Comedy

‘Vicious’ Finale Special to Air This Summer on PBS

Ian McKellen and Derek Jacobi in "Vicious" (Photo: Courtesy of Gary Moyes / © Brown Eyed Boy Ltd 2016)

Comedy series Vicious will air its last episode this summer.

The news the show would not be returning for a third season was announced by ITV late last year, though the cancellation blow was somewhat softened by the fact that it was given a final, extended one-off episode to wrap everything up. And, at last, now we have an official airdate for the series’ swan song.

The comedy will officially bow out with a one-night, series finale special that’s set to air on Sunday, June 19 on PBS stations nationwide.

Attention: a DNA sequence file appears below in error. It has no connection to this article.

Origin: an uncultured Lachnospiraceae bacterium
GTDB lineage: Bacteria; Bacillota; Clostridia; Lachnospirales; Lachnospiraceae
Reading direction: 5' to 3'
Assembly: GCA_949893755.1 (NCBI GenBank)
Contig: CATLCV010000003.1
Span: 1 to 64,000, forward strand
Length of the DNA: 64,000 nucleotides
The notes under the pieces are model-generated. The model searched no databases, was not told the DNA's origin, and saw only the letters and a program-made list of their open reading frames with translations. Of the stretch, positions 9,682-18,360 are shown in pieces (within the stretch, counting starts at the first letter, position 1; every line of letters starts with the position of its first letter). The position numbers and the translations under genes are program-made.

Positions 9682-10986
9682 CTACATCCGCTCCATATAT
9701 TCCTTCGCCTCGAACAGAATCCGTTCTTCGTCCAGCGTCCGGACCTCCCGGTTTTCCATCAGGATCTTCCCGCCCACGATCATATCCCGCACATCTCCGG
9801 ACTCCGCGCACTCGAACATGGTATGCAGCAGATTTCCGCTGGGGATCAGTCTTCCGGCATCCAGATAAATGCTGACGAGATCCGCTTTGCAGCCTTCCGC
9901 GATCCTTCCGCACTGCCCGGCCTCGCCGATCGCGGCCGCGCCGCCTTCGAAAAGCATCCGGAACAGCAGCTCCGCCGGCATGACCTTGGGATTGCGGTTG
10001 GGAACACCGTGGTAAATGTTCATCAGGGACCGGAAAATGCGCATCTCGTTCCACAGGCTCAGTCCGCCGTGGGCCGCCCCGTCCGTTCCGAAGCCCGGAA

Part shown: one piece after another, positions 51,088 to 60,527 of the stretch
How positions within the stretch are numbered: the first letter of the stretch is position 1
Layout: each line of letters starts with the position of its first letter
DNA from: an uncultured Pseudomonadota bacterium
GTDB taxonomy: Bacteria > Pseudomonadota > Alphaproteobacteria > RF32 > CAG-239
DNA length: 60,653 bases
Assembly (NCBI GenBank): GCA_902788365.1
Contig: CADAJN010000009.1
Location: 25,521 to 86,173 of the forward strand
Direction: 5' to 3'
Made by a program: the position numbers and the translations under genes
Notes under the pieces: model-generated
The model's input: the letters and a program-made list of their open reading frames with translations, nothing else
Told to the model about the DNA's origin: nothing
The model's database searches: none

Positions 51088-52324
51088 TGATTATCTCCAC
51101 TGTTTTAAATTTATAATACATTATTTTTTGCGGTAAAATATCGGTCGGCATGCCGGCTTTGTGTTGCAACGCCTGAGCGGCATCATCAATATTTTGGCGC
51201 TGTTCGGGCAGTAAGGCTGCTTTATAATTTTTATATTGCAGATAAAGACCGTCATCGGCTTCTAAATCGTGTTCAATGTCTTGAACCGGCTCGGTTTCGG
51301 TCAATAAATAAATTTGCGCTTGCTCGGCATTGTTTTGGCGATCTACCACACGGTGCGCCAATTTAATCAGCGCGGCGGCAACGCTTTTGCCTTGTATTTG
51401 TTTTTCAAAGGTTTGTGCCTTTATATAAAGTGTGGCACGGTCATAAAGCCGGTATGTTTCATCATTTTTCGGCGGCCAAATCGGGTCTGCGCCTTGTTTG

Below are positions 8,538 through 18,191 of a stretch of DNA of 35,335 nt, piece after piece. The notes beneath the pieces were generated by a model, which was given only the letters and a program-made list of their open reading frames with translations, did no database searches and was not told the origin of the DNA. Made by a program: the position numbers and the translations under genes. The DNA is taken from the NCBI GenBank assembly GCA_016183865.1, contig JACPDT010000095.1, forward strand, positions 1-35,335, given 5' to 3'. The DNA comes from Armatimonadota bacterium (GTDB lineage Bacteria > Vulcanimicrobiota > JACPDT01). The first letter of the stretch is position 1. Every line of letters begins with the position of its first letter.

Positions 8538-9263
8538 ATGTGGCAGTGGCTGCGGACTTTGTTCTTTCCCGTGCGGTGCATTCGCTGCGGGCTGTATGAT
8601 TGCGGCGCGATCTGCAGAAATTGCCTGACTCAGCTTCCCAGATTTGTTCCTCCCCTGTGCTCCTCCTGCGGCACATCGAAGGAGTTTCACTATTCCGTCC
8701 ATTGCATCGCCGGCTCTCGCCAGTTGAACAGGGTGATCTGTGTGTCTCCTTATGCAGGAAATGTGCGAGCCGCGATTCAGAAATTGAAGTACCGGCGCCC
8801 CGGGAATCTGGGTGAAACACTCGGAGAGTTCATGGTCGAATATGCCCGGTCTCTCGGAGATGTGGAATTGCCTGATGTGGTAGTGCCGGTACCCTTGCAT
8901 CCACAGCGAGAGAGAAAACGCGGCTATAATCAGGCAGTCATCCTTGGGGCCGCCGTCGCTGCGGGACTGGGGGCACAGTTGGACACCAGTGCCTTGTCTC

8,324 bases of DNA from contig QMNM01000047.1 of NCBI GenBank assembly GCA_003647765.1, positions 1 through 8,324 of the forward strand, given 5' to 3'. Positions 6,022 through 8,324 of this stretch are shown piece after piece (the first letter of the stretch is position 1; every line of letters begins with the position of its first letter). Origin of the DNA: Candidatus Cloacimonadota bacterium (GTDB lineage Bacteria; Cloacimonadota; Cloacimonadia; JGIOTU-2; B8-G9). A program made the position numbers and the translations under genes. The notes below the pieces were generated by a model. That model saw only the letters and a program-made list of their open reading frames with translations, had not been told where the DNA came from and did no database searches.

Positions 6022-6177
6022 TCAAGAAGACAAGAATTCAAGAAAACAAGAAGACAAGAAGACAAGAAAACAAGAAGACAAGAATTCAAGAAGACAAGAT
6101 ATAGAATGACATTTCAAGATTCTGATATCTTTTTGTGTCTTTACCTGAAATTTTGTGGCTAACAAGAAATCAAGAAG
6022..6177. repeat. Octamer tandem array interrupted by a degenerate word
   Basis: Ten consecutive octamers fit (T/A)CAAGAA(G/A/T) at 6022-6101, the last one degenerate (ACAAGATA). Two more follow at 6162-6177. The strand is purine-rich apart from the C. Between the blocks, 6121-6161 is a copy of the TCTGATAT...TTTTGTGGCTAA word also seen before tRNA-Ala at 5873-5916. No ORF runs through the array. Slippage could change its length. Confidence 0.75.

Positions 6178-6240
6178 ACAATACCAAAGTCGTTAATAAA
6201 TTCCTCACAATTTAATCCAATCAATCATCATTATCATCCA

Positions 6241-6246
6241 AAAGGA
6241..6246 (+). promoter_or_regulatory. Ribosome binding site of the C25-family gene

Dated or Delightful? 'A Fine Romance'

How well do British TV series from the past hold up? Are they classic gems that transcend the generations or are they old-fashioned and representative of a particular period in time? Check out our Dated or Delightful series to see how Judi Dench's A Fine Romance rated with us.

Patricia Routledge as Hyacinth in "Keeping Up Appearances". (Photo: BBC)

Nostalgia Telly – Vintage BBC Sitcoms Are Making a Comeback

For those who follow British entertainment, you will have noticed a decided trend towards reviving TV shows of bygone days. And no wonder, the fondness for and popularity of such classic series remain fairly constant. For example, Dad’s Army, a UK comedy institution from the 60’s and 70’s, was recently adapted for the big screen and featured a star-studded ensemble as members of the Walmington-on-Sea Home Guard.